Housed in a modernist theatre in the center of Amsterdam, Dutch National Opera is home to some of the Netherlands’ most prestigious opera performances, producing as many as 11 shows every year. In a bid to promote the coming 2020-21 season’s program, the institution opted for a commercial re-design, commissioning a series of animated vignettes to represent each production.
Dutch National Opera was looking to attract new audiences to the theatre with a modern approach. Taking inspiration from innovative artists on Instagram, the organization decided upon a human-led aesthetic with movement at the heart of the design, this required body motion data captured from real performers.
Dutch National Opera looked to the creative talents of BeamSystems, an audiovisual production company also based in Amsterdam. With a multitude of skills at its disposal, BeamSystems specializes in innovation, helping its clients realize their vision through the use of new technologies; be it installation, content creation, or design.
Both Niels Nujiten of Dutch National Opera, and Jason Malone from BeamSystems, spoke to us about how Xsens MVN Animate helped build this visually striking video.
A new vision for Opera
An established art form with its origins firmly rooted in performance history, opera continues to attract a devoted audience. However, with present-day opera sharing the stage with many other performance genres, Dutch National Opera sought a modern approach to re-capture the spotlight.
“The team got together and brainstormed: How do we connect the identity of the theatre to the future while keeping its traditional roots? We realized we could achieve this by tieing in art and movement. Eventually, we selected mocap to showcase movement through visuals,” said Niels.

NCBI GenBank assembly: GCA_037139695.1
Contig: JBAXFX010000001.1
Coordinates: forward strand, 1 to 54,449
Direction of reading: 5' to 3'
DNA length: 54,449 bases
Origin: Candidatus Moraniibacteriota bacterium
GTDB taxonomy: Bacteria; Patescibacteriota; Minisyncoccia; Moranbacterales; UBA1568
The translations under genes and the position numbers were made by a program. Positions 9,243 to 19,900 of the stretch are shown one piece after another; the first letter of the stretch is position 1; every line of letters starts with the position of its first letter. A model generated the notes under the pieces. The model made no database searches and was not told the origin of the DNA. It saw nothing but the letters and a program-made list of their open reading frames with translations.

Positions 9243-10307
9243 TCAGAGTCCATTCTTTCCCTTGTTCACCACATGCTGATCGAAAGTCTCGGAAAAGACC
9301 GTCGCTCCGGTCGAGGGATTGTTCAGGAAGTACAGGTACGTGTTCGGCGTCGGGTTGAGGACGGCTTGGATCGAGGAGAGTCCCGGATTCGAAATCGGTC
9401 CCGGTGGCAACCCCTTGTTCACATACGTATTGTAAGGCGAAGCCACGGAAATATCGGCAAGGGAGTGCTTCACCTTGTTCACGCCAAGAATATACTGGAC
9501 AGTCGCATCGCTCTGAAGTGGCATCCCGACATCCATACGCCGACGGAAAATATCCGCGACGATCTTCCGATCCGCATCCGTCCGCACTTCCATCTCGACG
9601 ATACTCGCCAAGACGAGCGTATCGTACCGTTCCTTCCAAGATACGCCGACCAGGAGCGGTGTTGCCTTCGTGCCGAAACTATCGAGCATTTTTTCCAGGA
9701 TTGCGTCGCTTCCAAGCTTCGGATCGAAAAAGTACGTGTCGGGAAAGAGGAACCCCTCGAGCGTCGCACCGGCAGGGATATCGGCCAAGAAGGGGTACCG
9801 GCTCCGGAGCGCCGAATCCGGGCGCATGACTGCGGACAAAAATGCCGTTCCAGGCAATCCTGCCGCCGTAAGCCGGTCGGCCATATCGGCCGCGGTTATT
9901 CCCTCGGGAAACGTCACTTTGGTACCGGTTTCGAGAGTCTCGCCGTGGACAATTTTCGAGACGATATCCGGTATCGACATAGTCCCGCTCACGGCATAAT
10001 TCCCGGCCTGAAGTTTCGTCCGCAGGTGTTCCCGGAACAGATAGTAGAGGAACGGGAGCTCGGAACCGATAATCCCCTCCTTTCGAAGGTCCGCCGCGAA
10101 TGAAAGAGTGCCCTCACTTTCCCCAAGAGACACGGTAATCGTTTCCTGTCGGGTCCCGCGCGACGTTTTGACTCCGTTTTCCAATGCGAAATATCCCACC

Finding a balance between opera’s rich history and modernity was key to the design process—it’s not over until the fat lady sings? You won’t find her here.
“We started with the ideas for 12 videos and ended up with more. We wanted to accurately symbolize the operas without relying on cliche or thematics, all while emphasizing the emotion that comes with opera. There were 2 parts to this: visual artistry and original movements,” explained Niels.
“There’s a big mime performance culture in Amsterdam—mime artists can tell a story through their movements. Together with a pair of mime performers we worked together on taking a sentence, word or feeling from each opera, and connecting it to specific movements. The mimes could use small movements to represent the bigger picture for each of the operas and then the visual artist would create the videos,” said Niels.